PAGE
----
The French are known for their love of smoking, but the country’s top social welfare leader wants to change that.
Health Minister Marisol Touraine is to put forth June 17 tough new legislation that would ban all company branding and colour from cigarette packs, similar to a ground breaking 2012 Australian rule. A maximum of 65 percent of the package could be covered with written or visual anti-smoking messages, which would be a 25 percent increase over the current 40 percent limit, French daily Le Figaro reported.
The intent is to lessen the appeal of smoking to younger people by eliminating the cachet attached to certain brand names and will known symbols, like the bright red of Marlboro packages.
As has been long expected, Touraine’s bill also would seek to apply the country’s public smoking ban to the booming use of electronic cigarettes. Currently users can fire up the devices in bars, cafes and restaurants because the devices use vapor and not smoke to deliver nicotine.
In addition Touraine’s legislation would give smokers the right to organize and seek hefty damage settlements from tobacco companies, similar to class action lawsuits in the United States that have resulted in billions of dollars in damages being awarded.
While the law is likely to be cheered by anti-smoking advocates, it is expected to meet some powerful foes as well.
“Without a doubt the tobacco industry will use all legal recourse possible in France and in the world against this bill,” wrote Le Figaro.
The French love affair with tobacco and nicotine could a bit of suspicion from the public as well. While a recent survey showed smoking was down in France, about 27 percent of the population now versus 33 percent in 2010, just a year earlier it was rising.
France is known for its thin waist lines and generally healthy lifestyle, yet smoking cigarettes have stubbornly held their appeal in the country. And the cost has been great. Some 200 French people die of smoking-related causes everyday.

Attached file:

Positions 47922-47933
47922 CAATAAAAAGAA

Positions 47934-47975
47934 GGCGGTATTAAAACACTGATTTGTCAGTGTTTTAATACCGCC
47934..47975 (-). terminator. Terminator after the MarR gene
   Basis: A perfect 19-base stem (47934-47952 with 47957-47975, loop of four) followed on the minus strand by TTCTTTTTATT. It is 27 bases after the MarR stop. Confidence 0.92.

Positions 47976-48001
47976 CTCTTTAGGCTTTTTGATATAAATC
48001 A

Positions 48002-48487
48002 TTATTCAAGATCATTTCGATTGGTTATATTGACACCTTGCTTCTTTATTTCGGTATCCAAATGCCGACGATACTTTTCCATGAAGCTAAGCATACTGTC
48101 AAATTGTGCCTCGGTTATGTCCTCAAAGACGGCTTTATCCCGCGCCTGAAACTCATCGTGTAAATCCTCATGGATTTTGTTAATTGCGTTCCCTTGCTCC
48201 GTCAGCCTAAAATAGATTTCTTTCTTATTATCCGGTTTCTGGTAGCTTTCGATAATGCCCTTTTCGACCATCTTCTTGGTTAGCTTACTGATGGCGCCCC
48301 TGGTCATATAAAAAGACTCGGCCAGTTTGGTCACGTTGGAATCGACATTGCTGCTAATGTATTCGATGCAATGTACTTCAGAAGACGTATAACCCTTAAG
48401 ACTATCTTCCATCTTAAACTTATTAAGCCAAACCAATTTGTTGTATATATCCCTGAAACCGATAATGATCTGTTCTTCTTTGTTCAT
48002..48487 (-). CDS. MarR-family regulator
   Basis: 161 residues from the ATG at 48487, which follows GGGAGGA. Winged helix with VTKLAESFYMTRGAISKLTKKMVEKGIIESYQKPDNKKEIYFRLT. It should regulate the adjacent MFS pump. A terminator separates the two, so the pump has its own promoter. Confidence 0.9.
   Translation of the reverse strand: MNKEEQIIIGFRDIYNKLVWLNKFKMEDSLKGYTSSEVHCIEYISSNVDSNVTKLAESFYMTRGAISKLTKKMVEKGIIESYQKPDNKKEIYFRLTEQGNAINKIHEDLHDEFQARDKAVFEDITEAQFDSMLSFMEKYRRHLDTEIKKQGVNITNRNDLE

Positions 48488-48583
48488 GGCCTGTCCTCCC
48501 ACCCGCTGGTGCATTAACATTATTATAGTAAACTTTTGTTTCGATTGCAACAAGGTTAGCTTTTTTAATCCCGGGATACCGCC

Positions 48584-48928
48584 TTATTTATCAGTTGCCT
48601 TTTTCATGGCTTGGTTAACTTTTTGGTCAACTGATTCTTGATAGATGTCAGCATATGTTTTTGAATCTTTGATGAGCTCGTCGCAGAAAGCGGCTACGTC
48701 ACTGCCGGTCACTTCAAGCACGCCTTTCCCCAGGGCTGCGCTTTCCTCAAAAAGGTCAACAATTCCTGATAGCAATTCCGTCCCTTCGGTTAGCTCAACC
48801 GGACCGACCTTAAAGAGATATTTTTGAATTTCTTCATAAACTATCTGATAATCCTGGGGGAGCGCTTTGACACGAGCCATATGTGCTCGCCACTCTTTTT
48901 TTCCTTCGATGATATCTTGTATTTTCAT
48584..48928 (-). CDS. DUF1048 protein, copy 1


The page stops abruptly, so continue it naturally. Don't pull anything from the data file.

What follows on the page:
Banning e-cigarettes could damage the country's burgeoning trade in the devices.
“If they ban it in public or in the workplace, I’ll be closing my store, or moving it somewhere where there aren’t restrictions like that,” Darren Moon, the English proprietor of Vapshop.fr told The Local previously.
“20 percent of our business is selling disposable e-cigarettes to restaurants, clubs, bars and hotels. So if there’s a workplace ban, I’d have to start firing people,” he added, noting that his sales have seen “20 to 25 percent growth” every month.
French use has exploded amid a debate over whether the devices are a safer alternative to cigarettes, which contain carcinogenic tar. However, health experts are worried about certain chemicals contained in the liquid used in the devices, most notably the compound propylene glycol.
The French consumer association ‘60 million Consumers’ has warned in a report that electronic cigarettes are “not as safe” as their manufacturers make them out to be and could even be “potentially carcinogenic”.
“Findings such as these should always be compared to [the risks] of smoking ordinary cigarettes,” Dr. Konstantinos Farsalinos, a cardiology researcher at University Hospital Gathuisberg in Belgium told The Local.